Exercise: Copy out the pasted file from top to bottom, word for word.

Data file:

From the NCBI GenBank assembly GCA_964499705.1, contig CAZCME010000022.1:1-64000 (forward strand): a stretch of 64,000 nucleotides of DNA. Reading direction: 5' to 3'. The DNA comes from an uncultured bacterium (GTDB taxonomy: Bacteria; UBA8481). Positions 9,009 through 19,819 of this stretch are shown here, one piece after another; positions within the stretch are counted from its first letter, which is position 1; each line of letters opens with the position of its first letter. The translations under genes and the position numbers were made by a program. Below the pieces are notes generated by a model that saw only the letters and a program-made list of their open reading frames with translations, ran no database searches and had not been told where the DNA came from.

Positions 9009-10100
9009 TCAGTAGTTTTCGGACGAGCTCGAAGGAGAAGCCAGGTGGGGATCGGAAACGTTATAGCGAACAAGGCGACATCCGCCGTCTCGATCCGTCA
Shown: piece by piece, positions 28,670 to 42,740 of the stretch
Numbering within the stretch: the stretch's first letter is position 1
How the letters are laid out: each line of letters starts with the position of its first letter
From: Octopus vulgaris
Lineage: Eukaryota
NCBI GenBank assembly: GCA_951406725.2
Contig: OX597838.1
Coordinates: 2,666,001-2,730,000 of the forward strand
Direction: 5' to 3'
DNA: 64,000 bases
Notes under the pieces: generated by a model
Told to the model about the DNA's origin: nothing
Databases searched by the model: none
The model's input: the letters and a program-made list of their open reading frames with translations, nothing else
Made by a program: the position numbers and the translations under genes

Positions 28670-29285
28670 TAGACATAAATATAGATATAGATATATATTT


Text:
From the NCBI GenBank assembly GCA_964499705.1, contig CAZCME010000022.1:1-64000 (forward strand): a stretch of 64,000 nucleotides of DNA. Reading direction: 5' to 3'. The DNA comes from an uncultured bacterium (GTDB taxonomy: Bacteria; UBA8481). Positions 9,009 through 19,819 of this stretch are shown here, one piece after another; positions within the stretch are counted from its first letter, which is position 1; each line of letters opens with the position of its first letter. The translations under genes and the position numbers were made by a program. Below the pieces are notes generated by a model that saw only the letters and a program-made list of their open reading frames with translations, ran no database searches and had not been told where the DNA came from.

Positions 9009-10100
9009 TCAGTAGTTTTCGGACGAGCTCGAAGGAGAAGCCAGGTGGGGATCGGAAACGTTATAGCGAACAAGGCGACATCCGCCGTCTCGATCCGTCA
Shown: piece by piece, positions 28,670 to 42,740 of the stretch
Numbering within the stretch: the stretch's first letter is position 1
How the letters are laid out: each line of letters starts with the position of its first letter
From: Octopus vulgaris
Lineage: Eukaryota
NCBI GenBank assembly: GCA_951406725.2
Contig: OX597838.1
Coordinates: 2,666,001-2,730,000 of the forward strand
Direction: 5' to 3'
DNA: 64,000 bases
Notes under the pieces: generated by a model
Told to the model about the DNA's origin: nothing
Databases searched by the model: none
The model's input: the letters and a program-made list of their open reading frames with translations, nothing else
Made by a program: the position numbers and the translations under genes

Positions 28670-29285
28670 TAGACATAAATATAGATATAGATATATATTT